Dframe
April 16, 2013, 11:19 AM
Yes I do. Not often but every once in a while. Lyman and others have inexpensive check weights and they provide peace of mind. I'm meticulous about my reloading. I've never had an accident in well over 40 years and would like to keep it that way.

jim243
April 16, 2013, 11:41 AM
Yes

steelerdude99
April 17, 2013, 10:00 AM
"... supposed to be ...". Those are big words when it comes to measuring powder, where being just a little off can cause bad things to happen.

Check weights are cheap insurance, especially when compared to the price of some of the gadgets reloaders and shooters buy.

I just put a Daisy BB on my old REDDING Powder and Bullet balance beam scale. It showed that it’s a little over 5.1 gains. I took two BBs and it put them both on and they are 10.3 grains. This is within the implied tolerance of the scale of +/- 0.1 grain. Having 0.1 grain increments is what I mean by “implied tolerance”.

I looked and could not find a Crossman BB. From what I remember, Daisy BBs have a tiny little flat spot on them while Crossman BBs were perfectly round. That may have changed with new ones, but these Daisy BBs are from the 70s or 80s.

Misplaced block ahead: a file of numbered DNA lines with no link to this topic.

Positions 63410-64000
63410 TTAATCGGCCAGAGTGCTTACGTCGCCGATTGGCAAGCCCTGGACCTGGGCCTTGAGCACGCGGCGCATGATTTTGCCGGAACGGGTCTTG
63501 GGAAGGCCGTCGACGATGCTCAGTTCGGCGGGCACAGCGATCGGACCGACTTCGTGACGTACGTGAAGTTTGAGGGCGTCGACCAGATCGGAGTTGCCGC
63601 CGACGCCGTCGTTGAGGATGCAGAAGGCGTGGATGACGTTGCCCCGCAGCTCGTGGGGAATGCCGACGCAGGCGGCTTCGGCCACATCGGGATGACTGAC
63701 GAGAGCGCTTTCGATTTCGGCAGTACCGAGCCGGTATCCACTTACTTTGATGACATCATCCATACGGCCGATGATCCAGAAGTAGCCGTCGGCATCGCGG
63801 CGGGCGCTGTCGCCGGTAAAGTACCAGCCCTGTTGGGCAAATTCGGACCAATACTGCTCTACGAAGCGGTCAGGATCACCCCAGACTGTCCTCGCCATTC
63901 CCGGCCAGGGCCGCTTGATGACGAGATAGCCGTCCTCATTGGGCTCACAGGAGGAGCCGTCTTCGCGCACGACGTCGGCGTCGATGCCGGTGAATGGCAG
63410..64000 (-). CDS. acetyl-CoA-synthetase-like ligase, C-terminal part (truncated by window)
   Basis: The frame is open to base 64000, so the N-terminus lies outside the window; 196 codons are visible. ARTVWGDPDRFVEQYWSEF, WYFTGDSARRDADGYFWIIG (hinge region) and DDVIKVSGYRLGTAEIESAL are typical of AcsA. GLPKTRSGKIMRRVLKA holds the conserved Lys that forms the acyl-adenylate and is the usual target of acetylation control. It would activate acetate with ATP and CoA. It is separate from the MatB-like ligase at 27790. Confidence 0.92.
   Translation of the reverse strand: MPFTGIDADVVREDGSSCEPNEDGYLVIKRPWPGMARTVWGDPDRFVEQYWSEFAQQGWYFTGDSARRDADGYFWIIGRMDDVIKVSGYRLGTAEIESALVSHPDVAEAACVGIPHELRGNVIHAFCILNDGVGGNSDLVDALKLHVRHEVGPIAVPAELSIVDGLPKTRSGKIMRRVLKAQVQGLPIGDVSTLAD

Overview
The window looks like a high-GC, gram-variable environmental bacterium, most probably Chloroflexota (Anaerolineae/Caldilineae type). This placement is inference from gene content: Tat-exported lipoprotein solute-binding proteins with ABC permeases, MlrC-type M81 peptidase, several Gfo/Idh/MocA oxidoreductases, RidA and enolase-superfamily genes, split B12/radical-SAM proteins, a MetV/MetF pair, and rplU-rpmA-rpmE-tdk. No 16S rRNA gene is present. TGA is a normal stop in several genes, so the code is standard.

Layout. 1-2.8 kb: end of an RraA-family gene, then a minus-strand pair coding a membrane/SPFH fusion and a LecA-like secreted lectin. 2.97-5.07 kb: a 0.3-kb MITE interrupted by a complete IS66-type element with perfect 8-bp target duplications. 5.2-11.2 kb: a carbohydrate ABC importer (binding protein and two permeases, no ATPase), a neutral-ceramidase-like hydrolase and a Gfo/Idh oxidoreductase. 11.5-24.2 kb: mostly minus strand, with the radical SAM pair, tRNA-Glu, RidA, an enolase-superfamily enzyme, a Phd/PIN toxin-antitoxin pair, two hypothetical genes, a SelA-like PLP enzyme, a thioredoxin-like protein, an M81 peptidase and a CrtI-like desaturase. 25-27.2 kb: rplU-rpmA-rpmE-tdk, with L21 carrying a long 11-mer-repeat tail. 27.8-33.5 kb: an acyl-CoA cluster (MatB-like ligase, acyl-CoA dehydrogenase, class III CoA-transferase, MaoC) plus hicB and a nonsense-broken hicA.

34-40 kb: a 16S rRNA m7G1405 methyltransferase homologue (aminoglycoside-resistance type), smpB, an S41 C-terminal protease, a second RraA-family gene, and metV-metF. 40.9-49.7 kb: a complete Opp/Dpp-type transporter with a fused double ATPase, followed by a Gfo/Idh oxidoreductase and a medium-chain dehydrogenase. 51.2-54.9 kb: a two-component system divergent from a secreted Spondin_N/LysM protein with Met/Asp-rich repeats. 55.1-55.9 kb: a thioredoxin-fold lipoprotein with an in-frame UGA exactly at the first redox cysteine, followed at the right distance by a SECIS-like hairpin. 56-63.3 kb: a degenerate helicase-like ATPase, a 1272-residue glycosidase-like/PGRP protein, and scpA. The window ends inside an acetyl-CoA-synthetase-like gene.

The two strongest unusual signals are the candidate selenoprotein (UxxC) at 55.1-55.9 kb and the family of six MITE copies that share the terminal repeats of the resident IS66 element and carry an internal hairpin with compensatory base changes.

This scale is so old it costs a whopping $14.00 and that’s printed right on the box that.

Chuck

Comrade Mike
April 17, 2013, 10:24 AM
I use the two gram check weights that come with my RCBS charge master and I also have a designated .45 bullet that's exactly 185 grains. No problems so far. Ill get tiny fluctuations of +\- a tenth of a grain occasionally but that's close enough for government work. I'm not hot rodding anything.

J2FLAN
April 17, 2013, 02:50 PM
Quote:
Originally Posted by threoh8
"... supposed to be ...". Those are big words when it comes to measuring powder, where being just a little off can cause bad things to happen."

I like that-- cause, check weights are "supposed to be" dead on. :)